The upcoming non-fiction study will mean my classroom shelves have to undergo some major changes. Some baskets, like Song books and Abc books will be moved into storage to make room for more non-fiction. Some series books like Biscuit, Fly Guy and Clifford will go back in my storage closet too. I often wonder if I would keep everything out all year long if I had the room in my library!
The second grade class library needs to be very diverse in terms of reading levels. It's not only that second graders progress through several reading levels through the year, but is also the fact that the characteristics of the books change more than other grades. Second graders rely heavily on pictures early in the year and still need shorter reads to maintain comprehension. And you need a lot of these early transitional readers because they are shorter. By the end of the year most can read longer chapter books without pictures and have the stamina to maintain their comprehension over more than 100 pages. But of course not all of them progress at the same pace. So that means both Fly Guy and Magic Tree House books are called second grade books in my classroom, and we respect and honor the children who are reading these books. Don't get me wrong, my students know that some children can read "harder" books, they aren't dummies! But there are always clusters of students reading the same types of books so they can talk about their reading and make recommendations to each other. No one is left out of the reading "club". I currently don't have leveled baskets, but prefer to group books by series and categories in my class library. I could write a whole post about leveled books, but suffice to say that while I do benchmark my students according to Fountas & Pinnell, the information I get from these running records, such as guided reading level are a teaching tool and I do not label students publicly as a Level J reader. We spend lots of time learning about choosing good fit, or just right books. It's an ongoing topic throughout the year, both in whole group and individually. I set aside a few mornings a week for students to shop, or select books from the class library when they first arrive at school. During this time I am available to help my little "shoppers" and they are required to check in with my so I can "approve" their selections. I work very hard to spread the idea that the books in our class library are ALL "second grade" books.
Growing Readers and Reading for Real by Kathy Collins, More Than Guided Reading by Cathy Mere and Beyond Leveled Books by Franki Sibberson and Karen Szymusiak are books that have really helped guide me in my thinking about my class library. I have also found information from Teachers College Reading & Writing Project extremely helpful as well. They now share resources on their website.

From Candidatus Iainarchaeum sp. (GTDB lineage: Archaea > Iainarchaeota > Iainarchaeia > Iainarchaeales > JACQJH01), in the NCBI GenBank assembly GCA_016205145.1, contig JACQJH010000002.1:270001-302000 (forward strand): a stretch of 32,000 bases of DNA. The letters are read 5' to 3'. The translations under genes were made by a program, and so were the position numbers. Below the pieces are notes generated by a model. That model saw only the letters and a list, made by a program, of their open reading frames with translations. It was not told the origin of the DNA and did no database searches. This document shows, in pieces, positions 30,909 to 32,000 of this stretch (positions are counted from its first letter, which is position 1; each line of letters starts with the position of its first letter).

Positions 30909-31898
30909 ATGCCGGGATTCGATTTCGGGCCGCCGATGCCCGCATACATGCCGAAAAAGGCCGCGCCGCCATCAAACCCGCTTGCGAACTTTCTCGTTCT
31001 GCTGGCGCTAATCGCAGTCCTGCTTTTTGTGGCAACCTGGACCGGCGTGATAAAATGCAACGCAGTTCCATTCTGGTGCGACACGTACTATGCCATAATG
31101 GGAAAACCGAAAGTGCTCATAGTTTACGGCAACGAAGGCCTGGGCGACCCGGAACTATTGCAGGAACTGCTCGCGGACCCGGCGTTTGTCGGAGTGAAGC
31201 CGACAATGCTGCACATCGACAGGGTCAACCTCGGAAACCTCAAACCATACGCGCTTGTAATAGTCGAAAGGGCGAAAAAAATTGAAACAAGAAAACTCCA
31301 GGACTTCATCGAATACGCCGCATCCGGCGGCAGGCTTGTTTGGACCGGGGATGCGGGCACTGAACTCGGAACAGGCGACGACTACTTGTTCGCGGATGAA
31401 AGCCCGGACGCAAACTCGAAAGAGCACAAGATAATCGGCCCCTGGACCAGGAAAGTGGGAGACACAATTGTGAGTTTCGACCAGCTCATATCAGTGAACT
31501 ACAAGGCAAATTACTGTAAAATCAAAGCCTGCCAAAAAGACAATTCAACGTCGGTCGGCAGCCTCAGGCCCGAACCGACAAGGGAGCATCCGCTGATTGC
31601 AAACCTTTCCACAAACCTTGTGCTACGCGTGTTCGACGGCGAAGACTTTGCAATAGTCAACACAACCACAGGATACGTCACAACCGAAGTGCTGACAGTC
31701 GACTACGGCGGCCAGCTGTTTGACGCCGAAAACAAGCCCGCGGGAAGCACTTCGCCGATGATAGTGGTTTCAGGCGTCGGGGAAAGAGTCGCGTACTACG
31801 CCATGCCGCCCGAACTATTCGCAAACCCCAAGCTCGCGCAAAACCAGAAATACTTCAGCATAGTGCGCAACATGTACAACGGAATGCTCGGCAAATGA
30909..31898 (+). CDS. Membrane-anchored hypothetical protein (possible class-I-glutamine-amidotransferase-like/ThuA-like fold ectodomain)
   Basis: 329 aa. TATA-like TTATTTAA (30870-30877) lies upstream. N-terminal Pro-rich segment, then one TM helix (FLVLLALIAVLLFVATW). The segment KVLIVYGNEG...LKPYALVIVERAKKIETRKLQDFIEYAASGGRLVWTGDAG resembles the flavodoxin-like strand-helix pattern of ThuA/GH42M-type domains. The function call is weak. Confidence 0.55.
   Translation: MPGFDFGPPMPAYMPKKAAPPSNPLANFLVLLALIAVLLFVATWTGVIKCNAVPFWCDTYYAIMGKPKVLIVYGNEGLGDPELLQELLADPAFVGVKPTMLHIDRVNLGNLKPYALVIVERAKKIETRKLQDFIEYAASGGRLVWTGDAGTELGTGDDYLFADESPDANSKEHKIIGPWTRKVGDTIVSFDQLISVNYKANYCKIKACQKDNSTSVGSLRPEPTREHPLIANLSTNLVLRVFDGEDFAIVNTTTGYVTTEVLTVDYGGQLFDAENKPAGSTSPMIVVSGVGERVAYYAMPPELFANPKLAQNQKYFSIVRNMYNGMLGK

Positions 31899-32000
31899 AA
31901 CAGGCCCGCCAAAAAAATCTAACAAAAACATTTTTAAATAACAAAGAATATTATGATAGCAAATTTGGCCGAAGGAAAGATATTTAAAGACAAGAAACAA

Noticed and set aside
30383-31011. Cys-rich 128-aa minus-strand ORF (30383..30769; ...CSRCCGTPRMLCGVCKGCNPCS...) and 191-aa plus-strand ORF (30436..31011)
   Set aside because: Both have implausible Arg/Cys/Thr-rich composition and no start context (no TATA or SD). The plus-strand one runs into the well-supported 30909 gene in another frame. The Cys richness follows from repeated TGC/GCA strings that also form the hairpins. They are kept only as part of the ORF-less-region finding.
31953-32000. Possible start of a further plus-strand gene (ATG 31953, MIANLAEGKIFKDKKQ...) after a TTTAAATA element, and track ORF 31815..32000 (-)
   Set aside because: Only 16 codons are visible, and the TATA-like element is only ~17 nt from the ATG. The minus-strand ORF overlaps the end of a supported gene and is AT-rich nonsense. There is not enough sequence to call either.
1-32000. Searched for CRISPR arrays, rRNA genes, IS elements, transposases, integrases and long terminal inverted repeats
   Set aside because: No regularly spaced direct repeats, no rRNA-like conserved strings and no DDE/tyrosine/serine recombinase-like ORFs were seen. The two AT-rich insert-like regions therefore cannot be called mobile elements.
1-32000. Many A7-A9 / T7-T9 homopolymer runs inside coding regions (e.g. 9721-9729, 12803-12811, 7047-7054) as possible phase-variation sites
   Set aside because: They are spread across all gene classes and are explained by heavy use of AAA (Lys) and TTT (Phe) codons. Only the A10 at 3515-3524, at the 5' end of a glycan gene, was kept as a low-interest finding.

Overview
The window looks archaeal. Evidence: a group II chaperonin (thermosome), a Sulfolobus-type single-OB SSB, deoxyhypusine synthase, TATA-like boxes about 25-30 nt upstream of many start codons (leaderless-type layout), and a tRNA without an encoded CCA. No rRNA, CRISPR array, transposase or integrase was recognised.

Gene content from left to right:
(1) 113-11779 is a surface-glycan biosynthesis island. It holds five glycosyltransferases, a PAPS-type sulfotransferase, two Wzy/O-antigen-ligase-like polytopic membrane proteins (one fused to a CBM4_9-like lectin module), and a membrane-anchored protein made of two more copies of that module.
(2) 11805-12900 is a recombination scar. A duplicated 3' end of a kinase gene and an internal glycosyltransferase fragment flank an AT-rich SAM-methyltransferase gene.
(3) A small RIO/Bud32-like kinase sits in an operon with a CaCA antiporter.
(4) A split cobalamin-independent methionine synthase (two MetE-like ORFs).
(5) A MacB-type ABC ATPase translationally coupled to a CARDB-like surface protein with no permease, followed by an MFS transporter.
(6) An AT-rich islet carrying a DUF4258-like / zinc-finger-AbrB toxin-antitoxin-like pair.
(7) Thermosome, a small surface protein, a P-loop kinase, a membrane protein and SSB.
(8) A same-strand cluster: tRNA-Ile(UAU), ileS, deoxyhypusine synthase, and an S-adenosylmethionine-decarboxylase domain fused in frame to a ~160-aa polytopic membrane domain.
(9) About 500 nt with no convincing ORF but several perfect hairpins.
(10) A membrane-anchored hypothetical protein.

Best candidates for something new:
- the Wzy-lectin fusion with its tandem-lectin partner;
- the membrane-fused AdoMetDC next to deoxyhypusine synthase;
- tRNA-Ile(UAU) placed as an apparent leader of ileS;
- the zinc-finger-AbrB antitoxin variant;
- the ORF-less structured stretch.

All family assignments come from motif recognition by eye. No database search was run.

By January I have almost all of my fiction displayed in the class library, but I don't start the year that way. I have made curtains that I attach with Velcro, so I can open and close parts of the library as necessary. I still need to work on how I introduce different baskets to my students. Sometimes it's like Black Friday, and I have 25 kids attacking one or two baskets all at the same time! Not a good idea.
My students know our class library very well, but it can get a bit messy and books often find their way into the wrong basket. (As you can see there is an Eric Carle book in the Song Book basket.) Books are backwards and upside down too, which drives me crazy. So, this last Friday we took some time to clean out and organize the baskets. It's great to sit back and watch them work, and take ownership of the class library. There are always a few oohs and aahs when a student notices an interesting book they never noticed before - and then library organizing becomes shopping for books time.
Here's some pictures from the beginning of the school year. I am certainly not a interior decorator! The shelves are mismatched and I am always going to the dollar store for replacement baskets, which rarely match.
And here are some photos of what the library looks like now, in February. I will share more about how I change my library for our non-fiction unit next week. I will try to take better photographs!
How do you organize your classroom library? What do you think about leveling your class library? Care to share your thoughts, pictures or blog?